Let's get food back into our houses!

This is my own fridge, after a recent and fairly typical grocery shopping trip.  In the interest of practicing what I preach,  here's what I believe we could change, and where I think we've gotten it right:

On the top shelf is almond milk, organic skim milk, organic cottage cheese, prickly pear lemonade, and orange juice.  Cow's milk is an infrequent purchase for us.  I actually don't recommend dairy at all, unless it's organic, and even then it's best to use it sparingly.  For me, it's just linked with too many health concerns to ignore, and we were really not designed to digest it.  But, we buy it sometimes for various reasons, so there it is.  Almond milk is a great - and yummy - alternative to cow's milk, and it's a staple for us.  The lemonade is not overly healthy, but it is free from artificial colors and high fructose corn syrup, and is pretty much lemon juice and real sugar.  The kids picked it out as a special treat at the health food store, and it is not a typical purchase for us.

The next shelf has grapes, bread, Smart Balance spread, and eggs.  It took us a long time to find a healthy bread that we love.  It's the store brand of our local health food store, and has just a few ingredients - organic whole grains, honey, sea salt and yeast.  We spend way too much money to get eggs that are organic, free-range, and omega 3.  Just like my meat post, those labels don't always mean as much as we would like them to, but they are a much healthier - and tastier! - egg.  Until we find a local supplier that we like, or get egg-laying chickens to raise ourselves (and please, feel free to email my husband to tell him why we need to get chickens!) these are the next best thing.  As for the Smart Balance:  there are health reasons to avoid butter, and even more health reasons to avoid margarine.  I like Smart Balance because it tastes good, is made with (mostly) healthful oils, and is non-hydrogenated.  Earth Balance is another one that I like, and use when I want something completely vegan  (Smart Balance contains whey).  Both are far from a perfect foods though, and should also be used in moderation.  Also somewhere on that shelf are peanut butter - a brand that contains only organic peanuts and salt, and an all-fruit spread.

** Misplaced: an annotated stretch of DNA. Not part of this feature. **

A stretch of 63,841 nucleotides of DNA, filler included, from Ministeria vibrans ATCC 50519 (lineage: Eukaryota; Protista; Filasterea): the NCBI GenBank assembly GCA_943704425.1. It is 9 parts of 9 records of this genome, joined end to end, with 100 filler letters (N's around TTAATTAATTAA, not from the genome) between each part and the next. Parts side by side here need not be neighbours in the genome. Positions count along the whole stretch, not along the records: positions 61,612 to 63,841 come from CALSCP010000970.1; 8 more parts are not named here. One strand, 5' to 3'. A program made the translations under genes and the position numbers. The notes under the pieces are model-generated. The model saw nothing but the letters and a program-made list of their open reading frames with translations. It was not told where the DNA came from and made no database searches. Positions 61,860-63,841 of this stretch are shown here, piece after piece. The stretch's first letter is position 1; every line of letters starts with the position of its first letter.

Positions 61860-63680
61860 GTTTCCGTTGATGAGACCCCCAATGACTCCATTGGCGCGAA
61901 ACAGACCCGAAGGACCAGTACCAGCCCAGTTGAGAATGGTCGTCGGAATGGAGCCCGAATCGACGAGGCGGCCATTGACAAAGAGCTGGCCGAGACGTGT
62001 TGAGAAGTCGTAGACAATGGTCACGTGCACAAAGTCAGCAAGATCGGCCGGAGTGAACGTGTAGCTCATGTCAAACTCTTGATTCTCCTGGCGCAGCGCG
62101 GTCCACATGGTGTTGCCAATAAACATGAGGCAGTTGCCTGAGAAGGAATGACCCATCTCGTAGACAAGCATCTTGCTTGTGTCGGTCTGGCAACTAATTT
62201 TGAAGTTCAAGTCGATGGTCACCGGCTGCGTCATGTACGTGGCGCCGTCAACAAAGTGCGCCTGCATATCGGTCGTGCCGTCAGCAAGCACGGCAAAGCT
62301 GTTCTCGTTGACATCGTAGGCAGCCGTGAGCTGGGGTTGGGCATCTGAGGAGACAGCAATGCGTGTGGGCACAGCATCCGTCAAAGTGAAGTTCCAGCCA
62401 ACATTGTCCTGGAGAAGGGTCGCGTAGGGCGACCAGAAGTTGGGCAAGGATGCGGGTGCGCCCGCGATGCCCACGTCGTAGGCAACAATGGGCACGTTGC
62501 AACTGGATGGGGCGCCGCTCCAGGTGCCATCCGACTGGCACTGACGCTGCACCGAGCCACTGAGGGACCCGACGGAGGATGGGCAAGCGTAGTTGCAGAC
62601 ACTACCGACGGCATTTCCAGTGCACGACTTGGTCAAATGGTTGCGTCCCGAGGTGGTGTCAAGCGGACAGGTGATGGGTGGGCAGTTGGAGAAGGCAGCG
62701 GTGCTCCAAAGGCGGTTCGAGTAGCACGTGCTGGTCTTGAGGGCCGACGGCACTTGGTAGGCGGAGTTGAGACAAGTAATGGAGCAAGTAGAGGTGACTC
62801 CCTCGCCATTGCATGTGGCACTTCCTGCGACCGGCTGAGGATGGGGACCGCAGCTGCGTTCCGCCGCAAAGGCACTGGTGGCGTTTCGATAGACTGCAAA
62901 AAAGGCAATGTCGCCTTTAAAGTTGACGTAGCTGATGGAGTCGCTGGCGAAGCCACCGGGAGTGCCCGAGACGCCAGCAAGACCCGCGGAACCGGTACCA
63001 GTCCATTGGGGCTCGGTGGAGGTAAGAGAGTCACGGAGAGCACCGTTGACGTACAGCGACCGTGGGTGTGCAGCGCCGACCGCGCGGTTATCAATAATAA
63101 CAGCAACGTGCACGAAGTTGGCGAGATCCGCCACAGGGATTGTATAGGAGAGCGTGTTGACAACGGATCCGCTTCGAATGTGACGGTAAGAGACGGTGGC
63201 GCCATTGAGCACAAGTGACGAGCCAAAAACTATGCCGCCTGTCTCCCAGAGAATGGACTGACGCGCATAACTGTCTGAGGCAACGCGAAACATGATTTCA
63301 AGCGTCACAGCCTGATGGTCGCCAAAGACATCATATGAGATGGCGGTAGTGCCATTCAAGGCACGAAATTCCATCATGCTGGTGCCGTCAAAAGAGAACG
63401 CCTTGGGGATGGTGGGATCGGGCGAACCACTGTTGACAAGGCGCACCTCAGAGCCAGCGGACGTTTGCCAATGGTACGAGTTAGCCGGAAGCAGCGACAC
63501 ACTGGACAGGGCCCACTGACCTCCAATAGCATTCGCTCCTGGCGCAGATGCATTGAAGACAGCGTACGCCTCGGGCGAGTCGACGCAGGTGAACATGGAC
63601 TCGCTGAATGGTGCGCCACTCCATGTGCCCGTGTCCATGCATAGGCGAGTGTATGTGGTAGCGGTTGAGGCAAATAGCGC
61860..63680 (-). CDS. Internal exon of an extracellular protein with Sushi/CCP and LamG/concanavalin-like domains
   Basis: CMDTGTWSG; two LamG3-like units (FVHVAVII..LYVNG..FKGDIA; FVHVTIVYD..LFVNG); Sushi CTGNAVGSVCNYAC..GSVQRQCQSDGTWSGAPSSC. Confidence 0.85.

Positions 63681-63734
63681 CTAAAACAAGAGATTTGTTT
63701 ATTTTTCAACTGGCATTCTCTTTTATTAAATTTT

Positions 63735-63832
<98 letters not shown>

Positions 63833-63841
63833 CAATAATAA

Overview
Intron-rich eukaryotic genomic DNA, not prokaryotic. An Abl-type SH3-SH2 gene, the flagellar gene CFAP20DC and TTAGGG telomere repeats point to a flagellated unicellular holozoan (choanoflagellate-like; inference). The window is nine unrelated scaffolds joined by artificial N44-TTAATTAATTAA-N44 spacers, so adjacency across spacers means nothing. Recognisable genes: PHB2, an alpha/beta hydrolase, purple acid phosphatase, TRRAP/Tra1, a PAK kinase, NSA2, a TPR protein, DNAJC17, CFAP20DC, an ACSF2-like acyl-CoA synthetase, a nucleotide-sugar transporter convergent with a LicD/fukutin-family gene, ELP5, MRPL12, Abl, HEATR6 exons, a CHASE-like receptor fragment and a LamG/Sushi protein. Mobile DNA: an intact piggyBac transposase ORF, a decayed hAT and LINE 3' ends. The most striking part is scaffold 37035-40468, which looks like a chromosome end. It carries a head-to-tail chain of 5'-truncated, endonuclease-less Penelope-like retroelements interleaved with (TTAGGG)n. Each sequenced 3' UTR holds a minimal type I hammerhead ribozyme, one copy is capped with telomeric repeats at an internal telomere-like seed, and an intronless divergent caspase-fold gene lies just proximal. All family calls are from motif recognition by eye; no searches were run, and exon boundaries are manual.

Under that is baby carrots, more eggs, and shredded cheese.  I already gave my opinion on dairy, and am noticing there's an oddly high amount of it in this picture!

The drawer below that generally holds tofu and whole wheat tortillas.  Like the bread, it took us a long time to find the tortillas.  Virtually every brand in the grocery store is bad news.  I have made them myself, but have never liked the finished product as well as the kind we get at the health food store.  I'll leave those up to the professionals for now.

The silver bowl is chilling cookie dough.  Yeah that's right :)

There are so many advantages to baking your own treats from scratch!   It's fun, especially with the kids;  they taste better;  and you have total control of the ingredients.   There are no preservatives or chemicals or artificial junk unless YOU add them.  You can make them healthier with whole wheat flour, less sugar, more favorable fats, etc, but even a white sugar/white flour/full fat variety is infinitely better for you than its store-bought counterpart.   They're still not nutritional superstars though, so they're not everyday items.

The rest of the fridge is fresh produce.  A lot of what we buy depends on availability, season, and price, but typically we have a few kinds of leaf lettuce, baby spinach, brocolli, cauliflower,  tomatoes, cucumbers, avocados, green peppers, onions, apples, bananas, grapes, oranges, berries.   The more produce in our fridge, the happier I am. 

The biggest thing I'd get rid of, or at least reduce, is the dairy.  I suppose you could take the cookie dough away too, but I'm pretty sure you'd like me a whole lot more if you left it.

**Edited because my husband just pointed out the bottle of beer on the door.  It's not mine.  It's his, all his.  I don't like beer, but if I did, I'd place it in the cookie category... a treat to be had in moderation.  I also don't drink a glass of wine (who me?) a few times a week, and I definitely, definitely don't enjoy a margarita every now and then.**